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    Ivan Illich introduces the concept of an “oppressive” monopoly; if we look at societies that developed for foot traffic and cycling, you can generally use any means of transportation whatsoever and effectively manage to live and thrive there. Whether you live in a tent or a mansion, you can get around the same.

    This is an excellent, thought-provoking quote, but I thought he was going to take it one step further. To me, that quote isn’t just “consider the effects on the ecosystem” but specifically “consider whether you’re excluding the baseline by the choices you make,” where the baseline is the cheapest/free option available to as many people as possible. Cars exclude the baseline (walkers), bikes don’t, so it’s more equitable to exclude cars instead.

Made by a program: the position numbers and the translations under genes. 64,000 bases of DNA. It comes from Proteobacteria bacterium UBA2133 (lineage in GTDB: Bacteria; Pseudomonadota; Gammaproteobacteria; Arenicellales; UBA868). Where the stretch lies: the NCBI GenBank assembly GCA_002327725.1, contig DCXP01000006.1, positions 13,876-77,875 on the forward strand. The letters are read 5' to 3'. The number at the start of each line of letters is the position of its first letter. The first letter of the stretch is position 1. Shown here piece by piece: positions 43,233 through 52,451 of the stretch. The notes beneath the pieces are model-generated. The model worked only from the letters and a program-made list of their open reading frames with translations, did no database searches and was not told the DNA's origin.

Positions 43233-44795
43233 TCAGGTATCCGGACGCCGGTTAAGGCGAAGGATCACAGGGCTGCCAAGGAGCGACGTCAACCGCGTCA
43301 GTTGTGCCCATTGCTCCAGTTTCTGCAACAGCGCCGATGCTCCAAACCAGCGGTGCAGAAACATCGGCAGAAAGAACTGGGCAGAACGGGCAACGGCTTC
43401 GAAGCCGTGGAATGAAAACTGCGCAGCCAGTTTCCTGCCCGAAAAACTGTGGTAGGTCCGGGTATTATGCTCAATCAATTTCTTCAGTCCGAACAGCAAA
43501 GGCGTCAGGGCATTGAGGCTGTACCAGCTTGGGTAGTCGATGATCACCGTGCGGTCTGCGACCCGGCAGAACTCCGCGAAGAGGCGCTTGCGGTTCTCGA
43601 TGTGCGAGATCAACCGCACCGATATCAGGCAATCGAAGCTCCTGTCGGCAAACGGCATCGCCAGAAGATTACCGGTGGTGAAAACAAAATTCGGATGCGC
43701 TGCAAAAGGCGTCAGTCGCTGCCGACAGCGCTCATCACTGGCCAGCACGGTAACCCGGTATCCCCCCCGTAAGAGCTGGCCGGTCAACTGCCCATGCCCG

The baseline for putting a site on the internet, for example, is “a free webserver and some text files,” but we haven’t let that happen for a long time. The baseline for HTML/CSS is a plain text file, and that still works, which is amazing.

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      I wrote my Master’s Thesis in Literature and Writing based on Ivan Illich. Now after all these years seeing his philosophy on my favorite programming website is quite a “trip”! This talk is very good and deserves a full read through. But, for anyone just passing through, the simple quote “complexity has to live somewhere” also deserves some thoughtful consideration.